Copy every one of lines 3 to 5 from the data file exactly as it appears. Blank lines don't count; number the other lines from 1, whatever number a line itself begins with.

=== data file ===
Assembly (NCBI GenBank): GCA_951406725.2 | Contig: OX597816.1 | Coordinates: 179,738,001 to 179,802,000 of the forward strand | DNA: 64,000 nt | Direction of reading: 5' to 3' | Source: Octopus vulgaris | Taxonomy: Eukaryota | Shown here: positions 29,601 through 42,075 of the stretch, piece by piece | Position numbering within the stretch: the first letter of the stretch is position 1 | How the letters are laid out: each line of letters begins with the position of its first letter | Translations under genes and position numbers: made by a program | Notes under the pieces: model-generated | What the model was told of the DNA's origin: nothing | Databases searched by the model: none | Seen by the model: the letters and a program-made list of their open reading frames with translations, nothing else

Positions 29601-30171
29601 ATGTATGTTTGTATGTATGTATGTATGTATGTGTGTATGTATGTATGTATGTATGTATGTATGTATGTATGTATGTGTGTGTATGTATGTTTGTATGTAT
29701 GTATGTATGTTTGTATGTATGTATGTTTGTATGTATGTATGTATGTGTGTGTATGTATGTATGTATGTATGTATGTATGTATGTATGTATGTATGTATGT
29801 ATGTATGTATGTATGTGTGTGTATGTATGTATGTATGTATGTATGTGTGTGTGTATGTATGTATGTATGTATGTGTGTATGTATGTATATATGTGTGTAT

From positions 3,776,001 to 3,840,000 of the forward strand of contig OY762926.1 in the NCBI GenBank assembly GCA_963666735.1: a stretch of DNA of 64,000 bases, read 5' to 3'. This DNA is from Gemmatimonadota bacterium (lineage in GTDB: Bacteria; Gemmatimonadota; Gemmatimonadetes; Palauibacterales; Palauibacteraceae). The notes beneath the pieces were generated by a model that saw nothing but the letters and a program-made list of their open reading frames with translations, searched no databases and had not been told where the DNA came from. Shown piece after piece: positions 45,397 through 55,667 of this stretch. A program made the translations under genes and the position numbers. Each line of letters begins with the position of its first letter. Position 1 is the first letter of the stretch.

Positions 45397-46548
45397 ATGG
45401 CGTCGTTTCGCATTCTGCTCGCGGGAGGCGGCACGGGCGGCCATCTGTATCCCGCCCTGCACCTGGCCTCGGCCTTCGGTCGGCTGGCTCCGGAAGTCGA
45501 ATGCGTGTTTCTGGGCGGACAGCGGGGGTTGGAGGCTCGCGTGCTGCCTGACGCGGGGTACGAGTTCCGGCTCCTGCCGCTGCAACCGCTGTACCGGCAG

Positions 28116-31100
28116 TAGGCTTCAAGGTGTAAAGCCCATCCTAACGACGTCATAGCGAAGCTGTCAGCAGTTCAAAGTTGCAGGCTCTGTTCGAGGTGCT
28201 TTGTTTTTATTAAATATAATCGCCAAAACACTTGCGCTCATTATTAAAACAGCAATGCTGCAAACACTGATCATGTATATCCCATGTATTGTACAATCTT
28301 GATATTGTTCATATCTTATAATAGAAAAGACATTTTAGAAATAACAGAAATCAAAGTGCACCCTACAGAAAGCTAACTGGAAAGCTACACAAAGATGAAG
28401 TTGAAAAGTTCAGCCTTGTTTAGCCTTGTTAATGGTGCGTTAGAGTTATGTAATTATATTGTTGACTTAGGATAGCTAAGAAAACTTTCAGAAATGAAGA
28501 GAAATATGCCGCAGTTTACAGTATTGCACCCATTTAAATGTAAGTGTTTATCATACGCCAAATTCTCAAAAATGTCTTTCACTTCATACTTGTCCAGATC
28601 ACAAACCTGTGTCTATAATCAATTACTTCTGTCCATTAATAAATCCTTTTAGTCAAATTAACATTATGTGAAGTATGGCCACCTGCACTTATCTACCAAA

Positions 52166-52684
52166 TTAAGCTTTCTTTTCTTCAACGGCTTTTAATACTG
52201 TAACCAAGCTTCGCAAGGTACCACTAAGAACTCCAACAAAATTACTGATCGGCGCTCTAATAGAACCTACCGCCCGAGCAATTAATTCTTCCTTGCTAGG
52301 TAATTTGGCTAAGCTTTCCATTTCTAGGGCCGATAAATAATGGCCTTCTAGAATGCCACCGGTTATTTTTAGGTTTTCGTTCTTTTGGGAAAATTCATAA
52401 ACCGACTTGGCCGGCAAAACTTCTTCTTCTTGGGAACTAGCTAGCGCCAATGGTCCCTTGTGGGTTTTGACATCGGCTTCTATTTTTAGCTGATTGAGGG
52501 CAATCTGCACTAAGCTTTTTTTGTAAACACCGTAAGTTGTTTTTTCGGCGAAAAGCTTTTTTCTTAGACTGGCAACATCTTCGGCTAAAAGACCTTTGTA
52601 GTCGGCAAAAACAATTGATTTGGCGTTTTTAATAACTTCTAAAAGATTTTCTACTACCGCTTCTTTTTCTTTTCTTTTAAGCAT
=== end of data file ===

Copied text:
29601 ATGTATGTTTGTATGTATGTATGTATGTATGTGTGTATGTATGTATGTATGTATGTATGTATGTATGTATGTATGTGTGTGTATGTATGTTTGTATGTAT
29701 GTATGTATGTTTGTATGTATGTATGTTTGTATGTATGTATGTATGTGTGTGTATGTATGTATGTATGTATGTATGTATGTATGTATGTATGTATGTATGT
29801 ATGTATGTATGTATGTGTGTGTATGTATGTATGTATGTATGTATGTGTGTGTGTATGTATGTATGTATGTATGTGTGTATGTATGTATATATGTGTGTAT